Dr. Bryan Roth, the Michael J. Hooker Distinguished Professor in Pharmacology in the School of Medicine has received the PhRMA Foundation Award in Excellence in Pharmacology/Toxicology.
PhRMA Awards in Excellence are given to scientists who have previously received a PhRMA award at the beginning of their careers when they are deciding on their area of specialization, and then have gone on to distinguish themselves with their scientific and/or academic achievements.
Dr. Roth was a previous 1991 PhRMA Research Starter Grant in Pharmacology/Toxicology recipient.
The main focus of Dr. Roth's research is in trying to understand how central nervous system drugs exert their effects, both at the atomic level and in humans, in the brain's neurons.
One of Dr. Roth's more recent projects has been the development of a computer model which can predict new disease targets for existing drugs and which also can predict drug interactions and side effects before the drug is tested clinically. He is looking at this in particular in relation to diseases such as schizophrenia, depression, bipolar disorder and eating disorders.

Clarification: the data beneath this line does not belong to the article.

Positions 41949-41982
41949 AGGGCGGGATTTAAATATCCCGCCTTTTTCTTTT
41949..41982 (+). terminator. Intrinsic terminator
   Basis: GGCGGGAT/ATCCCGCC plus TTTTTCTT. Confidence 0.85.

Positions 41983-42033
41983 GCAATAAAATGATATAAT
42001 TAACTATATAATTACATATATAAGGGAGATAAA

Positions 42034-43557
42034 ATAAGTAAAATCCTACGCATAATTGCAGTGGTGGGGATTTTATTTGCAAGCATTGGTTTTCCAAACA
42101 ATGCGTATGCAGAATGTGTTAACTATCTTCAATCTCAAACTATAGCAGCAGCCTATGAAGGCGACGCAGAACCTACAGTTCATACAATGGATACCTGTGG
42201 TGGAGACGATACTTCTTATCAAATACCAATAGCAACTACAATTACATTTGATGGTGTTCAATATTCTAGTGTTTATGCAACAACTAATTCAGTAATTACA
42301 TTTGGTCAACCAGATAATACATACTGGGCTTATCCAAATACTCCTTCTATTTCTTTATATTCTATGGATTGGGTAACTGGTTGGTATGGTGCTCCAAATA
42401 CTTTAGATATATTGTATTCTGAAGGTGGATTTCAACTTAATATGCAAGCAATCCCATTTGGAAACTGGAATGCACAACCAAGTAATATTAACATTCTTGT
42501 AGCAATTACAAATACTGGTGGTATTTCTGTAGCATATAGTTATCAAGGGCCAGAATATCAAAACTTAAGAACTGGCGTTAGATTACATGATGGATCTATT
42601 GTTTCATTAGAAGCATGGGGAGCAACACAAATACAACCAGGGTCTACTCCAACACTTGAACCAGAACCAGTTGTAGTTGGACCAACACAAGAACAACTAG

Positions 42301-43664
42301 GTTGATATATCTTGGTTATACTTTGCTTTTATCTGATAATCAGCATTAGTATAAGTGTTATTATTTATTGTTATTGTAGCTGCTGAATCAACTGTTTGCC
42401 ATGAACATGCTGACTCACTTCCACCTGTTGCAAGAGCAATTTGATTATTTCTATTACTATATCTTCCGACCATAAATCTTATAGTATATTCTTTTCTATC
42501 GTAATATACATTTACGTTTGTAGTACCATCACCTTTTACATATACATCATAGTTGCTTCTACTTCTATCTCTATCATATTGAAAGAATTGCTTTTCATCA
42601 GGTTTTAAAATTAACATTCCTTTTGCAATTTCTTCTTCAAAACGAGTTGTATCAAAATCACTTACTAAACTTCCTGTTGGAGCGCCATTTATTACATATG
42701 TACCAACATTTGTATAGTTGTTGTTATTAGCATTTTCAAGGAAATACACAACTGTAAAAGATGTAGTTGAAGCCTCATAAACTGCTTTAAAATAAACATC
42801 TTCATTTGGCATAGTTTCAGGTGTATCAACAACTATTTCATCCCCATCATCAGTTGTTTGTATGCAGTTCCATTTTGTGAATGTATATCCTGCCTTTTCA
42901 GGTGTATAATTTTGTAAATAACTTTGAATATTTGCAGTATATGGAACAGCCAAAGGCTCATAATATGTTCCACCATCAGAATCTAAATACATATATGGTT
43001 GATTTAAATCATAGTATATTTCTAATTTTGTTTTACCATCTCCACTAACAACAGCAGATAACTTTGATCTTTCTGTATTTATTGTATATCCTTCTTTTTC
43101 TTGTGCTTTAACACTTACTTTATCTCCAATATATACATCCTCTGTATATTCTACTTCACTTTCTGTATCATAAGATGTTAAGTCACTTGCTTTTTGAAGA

Dr. Roth has more than 300 publications, including numerous ones in Science, Nature, Cell, Neuron, and the New England Journal of Medicine. He has been the recipient of many honors and awards, "served on the editorial boards of eight major scientific journals"," is a frequent consultant to major pharmaceutical and biotechnology companies, has served as a regular member for three separate NIH Study sections and served as Chair of the Molecular Libraries Screening Centers Review Group," as cited on the PhRMA website.
Other major discoveries by Dr. Roth cited on the PhRMA website:
"• Many basic discoveries related to serotonin receptor pharmacology and molecular biology (Berger et al, Ann Rev Medicine 2009; Ann Rev of Pharmacology in progress for 2011).
• Identification of molecular target responsible for the side-effects of fenfluramine (aka ‘Fen/Phen’; see Roth, NEJM 2007 for review)
• Identification of the molecular target responsible for the actions of the hallucinogen salvinorin A (Roth et al, PNAS 2002)
• Creation of engineered GPCRs to selectively modulate cellular signaling in vivo and in vitro (see Armbruster et al, PNAS 2007; Alexander et al, Neuron 2009; Guettier et al, PNAS 2009; Rogan et al, Nature Protocols, in press).
• Identification of ‘off-target’ targets responsible for drug side-effects and new therapeutic uses (Roth et al, Nature Rev Drug Discov 2004; Keiser et al, Nature 2009)."
Read more about Dr. Roth's award in an article in The Daily Tar Heel, April 11, 2011 issue, titled, "Psychoatives expert takes unconventional path to award," which includes interviews with members of the Roth Lab. In the article, Dr. Roth, in his typically modest manner, shares the credit: "It's a team effort--they do all the work."